Yeah. What about let’s say that there’s someone has been posting for a while Now and someone you know, someone has commented on their posts once or twice? What are your tips to your clients on how to then transition that to a conversation? And then hopefully to a live conversation? So how do you suggest people move that along? You’ve already talked about a little bit, but I’d love to hear more tips around like, really what to say in terms of commenting to the person sending them private message and in connection requests, like, you know, kind of how do you transition that from just they comment on your posts to now you’re on the on a zoom together?


Alex Boyd  15:33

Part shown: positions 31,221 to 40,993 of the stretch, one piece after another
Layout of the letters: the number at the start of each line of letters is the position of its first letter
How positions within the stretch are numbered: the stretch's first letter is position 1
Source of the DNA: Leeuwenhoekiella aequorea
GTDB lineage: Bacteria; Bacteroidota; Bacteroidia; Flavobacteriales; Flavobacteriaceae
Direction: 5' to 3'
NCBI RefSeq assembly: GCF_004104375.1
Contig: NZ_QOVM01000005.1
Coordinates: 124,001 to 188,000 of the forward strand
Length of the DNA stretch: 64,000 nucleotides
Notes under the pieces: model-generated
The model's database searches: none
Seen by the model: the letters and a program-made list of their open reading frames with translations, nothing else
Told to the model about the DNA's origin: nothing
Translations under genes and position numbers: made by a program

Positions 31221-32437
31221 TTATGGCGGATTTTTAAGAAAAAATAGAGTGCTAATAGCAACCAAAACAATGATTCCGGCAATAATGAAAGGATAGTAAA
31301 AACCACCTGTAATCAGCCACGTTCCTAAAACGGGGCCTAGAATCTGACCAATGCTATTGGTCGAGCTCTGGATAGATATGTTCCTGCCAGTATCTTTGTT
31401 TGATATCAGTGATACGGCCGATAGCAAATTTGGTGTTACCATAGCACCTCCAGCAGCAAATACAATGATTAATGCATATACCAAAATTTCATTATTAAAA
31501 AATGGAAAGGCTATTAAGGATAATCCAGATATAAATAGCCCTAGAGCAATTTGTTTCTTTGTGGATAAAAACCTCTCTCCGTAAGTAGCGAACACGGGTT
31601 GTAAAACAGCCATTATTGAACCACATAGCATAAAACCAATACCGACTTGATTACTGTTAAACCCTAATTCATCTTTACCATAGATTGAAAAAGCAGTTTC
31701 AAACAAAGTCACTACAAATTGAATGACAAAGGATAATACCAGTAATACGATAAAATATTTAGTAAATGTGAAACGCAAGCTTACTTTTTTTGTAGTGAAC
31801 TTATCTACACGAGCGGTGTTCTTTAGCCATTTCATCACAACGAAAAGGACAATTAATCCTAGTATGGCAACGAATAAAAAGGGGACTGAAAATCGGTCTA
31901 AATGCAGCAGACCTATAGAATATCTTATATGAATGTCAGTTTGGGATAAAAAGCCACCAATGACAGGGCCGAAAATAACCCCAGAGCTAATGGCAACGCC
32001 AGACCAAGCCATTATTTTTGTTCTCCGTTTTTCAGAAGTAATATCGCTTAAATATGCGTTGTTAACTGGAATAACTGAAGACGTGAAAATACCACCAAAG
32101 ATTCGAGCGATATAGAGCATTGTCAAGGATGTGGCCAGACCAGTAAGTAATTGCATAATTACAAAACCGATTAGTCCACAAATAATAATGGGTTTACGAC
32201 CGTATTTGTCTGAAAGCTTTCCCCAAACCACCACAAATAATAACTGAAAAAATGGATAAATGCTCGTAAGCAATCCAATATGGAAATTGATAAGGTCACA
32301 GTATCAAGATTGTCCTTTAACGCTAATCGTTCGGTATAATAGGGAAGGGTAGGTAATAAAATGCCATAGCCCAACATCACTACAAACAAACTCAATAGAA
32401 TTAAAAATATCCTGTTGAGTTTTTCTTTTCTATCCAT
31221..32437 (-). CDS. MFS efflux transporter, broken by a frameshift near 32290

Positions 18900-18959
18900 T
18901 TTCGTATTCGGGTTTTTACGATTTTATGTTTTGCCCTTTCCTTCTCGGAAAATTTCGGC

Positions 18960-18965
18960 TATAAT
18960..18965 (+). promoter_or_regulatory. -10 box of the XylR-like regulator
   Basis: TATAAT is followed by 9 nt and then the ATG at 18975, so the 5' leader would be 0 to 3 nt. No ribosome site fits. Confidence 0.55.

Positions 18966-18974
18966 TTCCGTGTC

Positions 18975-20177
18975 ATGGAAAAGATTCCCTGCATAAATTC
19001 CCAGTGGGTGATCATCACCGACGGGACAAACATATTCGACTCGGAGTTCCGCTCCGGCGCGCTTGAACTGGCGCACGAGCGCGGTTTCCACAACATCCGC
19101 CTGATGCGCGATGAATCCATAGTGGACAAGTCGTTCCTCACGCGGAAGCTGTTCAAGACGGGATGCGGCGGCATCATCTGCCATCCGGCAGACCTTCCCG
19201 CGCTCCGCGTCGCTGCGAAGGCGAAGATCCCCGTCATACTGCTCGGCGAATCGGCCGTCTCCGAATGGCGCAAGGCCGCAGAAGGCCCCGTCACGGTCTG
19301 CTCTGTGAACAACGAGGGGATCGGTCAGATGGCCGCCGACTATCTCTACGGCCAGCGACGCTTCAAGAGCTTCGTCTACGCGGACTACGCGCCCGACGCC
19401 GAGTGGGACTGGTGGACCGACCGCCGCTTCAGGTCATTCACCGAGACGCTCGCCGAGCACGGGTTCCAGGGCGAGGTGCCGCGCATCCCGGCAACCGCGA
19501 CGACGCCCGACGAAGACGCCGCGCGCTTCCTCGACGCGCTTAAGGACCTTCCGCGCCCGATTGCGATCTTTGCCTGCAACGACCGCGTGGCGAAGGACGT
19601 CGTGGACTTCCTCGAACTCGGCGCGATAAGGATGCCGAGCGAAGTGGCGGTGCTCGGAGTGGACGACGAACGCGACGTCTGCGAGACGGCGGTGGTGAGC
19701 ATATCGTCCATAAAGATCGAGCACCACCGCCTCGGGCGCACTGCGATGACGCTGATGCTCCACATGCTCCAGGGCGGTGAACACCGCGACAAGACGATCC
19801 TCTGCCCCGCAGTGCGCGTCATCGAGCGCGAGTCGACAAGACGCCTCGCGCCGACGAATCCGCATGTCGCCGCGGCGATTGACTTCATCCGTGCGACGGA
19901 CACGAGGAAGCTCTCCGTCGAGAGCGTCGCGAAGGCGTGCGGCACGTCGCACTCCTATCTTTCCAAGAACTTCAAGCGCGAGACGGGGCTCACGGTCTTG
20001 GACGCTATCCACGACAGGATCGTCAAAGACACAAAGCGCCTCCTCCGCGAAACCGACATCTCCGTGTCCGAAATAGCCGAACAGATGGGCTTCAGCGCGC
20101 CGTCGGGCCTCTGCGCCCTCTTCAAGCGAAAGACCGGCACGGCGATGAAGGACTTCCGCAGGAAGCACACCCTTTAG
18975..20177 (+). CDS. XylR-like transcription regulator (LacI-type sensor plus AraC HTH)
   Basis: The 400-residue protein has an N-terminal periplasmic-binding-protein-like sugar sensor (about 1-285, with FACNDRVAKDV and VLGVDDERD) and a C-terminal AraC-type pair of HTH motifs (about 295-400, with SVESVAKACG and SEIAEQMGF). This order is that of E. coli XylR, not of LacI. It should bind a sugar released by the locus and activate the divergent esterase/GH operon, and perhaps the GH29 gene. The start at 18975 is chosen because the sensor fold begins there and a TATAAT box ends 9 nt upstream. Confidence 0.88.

Yeah, that’s a really good, good point. I will say that a lot of so of the 135 or so closed one, engagements that we have brought in from my LinkedIn posts and comments, the majority of those have actually been inbound. So they’ve been, somebody will write in and say, I’ve been following you for a while I would love to talk. Sometimes, it’s a targeted note that I send, but it’s almost always an inbound. If you’re looking to set up a conversation with somebody, I think the thing is that that works. The best are natural conversations that don’t have a direct lead into your service, but are still relevant. So it shouldn’t be off the wall like you can, if somebody you know, comments on your post about how you had a great ski weekend, that’s not really going to lead to a substantive business conversation. But if somebody’s engaged with your post, and you follow up with them privately and asked question that is very clearly a question designed to qualify them for your service, that’s kind of a turn off. So you know, for example, if you’re in if you’re in my industry, it could ask them a post about, about their SEO. So if I look at their website and say, Hey, I engaged my posts a couple times on b2b SEO the last few weeks looks like org, you know, XYZ is doing great at content production. That’s, that’s awesome. Have you been managing that is the writers internal, I saw, you know, so on so forth on your blog post, I could just sort of ask about what I see them doing. If the person is at a larger company, I could comment on the role as it pertains to the company’s recent public filing of their priorities and goals. So I do like to keep it in that realm of its to do with the thing I know about, but it isn’t just one step removed from a sales conversation. So one way to think about this, too, is pretend you’re in a little micro consulting engagement. What would you ask? What value would you offer? And in particular, your question has to have embedded in it, your expertise, ask questions that buy them by the asking, reveal your expertise. So if I ask, how’s your SEO going, doesn’t reveal your expertise. If I ask How have you been managing the backlink distribution to your various pieces of content? That question reveals my expertise about SEO? So you know, choose questions that, that show your credibility, and you it will go a long way? That’s a really good guide, I think.